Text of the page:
Are You at Risk for Chronic Kidney Disease

Are you at Risk for Chronic Kidney Disease?

Diabetes and high blood pressure are responsible for about 2 out of 3 cases of chronic kidney disease (CKD). There are also other factors that may increase your risk of CKD. 

Chart that demonstrates how CKD dispoportionately affects people of color.

Kidney disease tends to impact Black, Native American, Hispanic, and Asian people more than others. 

Causes and Risk Factors for Chronic Kidney Disease

Many factors can put you or a family member at increased risk for chronic kidney disease (CKD). Here are some of the most common ones. 

Yellow background with text that reads "Controlling diabetes and high blood pressure can help prevent or slow down the progression of chronic kidney disease"

Diabetes and High Blood Pressure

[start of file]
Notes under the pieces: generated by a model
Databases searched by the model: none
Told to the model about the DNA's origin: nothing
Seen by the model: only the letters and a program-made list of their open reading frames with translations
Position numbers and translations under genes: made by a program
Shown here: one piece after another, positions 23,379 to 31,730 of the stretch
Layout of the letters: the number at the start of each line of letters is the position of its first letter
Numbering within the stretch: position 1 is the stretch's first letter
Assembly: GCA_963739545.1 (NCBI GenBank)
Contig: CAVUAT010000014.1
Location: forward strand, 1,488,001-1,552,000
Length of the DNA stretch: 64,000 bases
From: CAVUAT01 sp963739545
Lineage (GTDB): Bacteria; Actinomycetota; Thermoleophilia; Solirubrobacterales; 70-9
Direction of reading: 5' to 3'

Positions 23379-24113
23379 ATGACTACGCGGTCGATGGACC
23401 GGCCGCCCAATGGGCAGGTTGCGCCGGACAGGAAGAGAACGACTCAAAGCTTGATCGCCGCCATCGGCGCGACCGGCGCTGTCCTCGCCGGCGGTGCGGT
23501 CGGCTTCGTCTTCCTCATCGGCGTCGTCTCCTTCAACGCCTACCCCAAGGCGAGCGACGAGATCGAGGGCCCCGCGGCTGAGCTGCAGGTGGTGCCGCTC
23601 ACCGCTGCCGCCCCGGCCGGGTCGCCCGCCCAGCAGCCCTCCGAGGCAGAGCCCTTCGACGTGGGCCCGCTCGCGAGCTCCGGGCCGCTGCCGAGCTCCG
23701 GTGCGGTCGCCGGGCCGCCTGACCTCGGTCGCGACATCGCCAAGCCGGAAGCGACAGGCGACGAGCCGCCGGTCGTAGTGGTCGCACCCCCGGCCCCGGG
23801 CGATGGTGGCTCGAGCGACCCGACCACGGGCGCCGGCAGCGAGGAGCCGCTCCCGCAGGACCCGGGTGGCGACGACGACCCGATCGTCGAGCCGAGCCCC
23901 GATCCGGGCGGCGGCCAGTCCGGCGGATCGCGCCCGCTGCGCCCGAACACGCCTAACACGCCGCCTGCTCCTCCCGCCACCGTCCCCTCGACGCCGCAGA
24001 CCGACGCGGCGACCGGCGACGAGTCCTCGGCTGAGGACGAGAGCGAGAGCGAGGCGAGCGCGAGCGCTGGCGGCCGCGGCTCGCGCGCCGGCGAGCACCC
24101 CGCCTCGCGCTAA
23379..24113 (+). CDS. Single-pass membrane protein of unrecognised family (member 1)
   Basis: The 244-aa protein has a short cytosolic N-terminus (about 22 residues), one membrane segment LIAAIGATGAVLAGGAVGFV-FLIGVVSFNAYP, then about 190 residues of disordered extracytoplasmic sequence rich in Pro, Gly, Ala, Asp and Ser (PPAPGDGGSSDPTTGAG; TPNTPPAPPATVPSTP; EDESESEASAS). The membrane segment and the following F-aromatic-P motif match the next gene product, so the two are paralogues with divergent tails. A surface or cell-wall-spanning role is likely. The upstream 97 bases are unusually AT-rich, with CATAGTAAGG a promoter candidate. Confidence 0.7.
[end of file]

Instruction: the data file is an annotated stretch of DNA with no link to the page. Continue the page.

The 2 leading causes of CKD in the United States are 

Diabetes, high blood pressure and CKD are linked. If you have diabetes or high blood pressure, you are at increased risk for CKD. Each condition can lead to or worsen the other. Controlling these diseases can help prevent or slow down associated kidney diseases. 

 

Glomerulonephritis

The 3rd leading cause of CKD in the United States is glomerulonephritis. This disease damages the kidney’s filtering units, called the glomeruli. In some cases, there is no known cause. Sometimes glomerulonephritis is caused by an infection, or the disease may be inherited. 

Other Causes

  • Infections
  • Obstructions, like kidney stones, tumors, or enlarged prostate gland in men
  • Inherited diseases, like polycystic kidney disease
Photo of a Black nurse checking an older Black woman's heart rate.

Other Risk Factors

  • Family history of CKD 
  • Abnormal kidney structure 
  • Heart and blood vessel disease 
  • Smoking 
  • Obesity 
  • Age 65 and older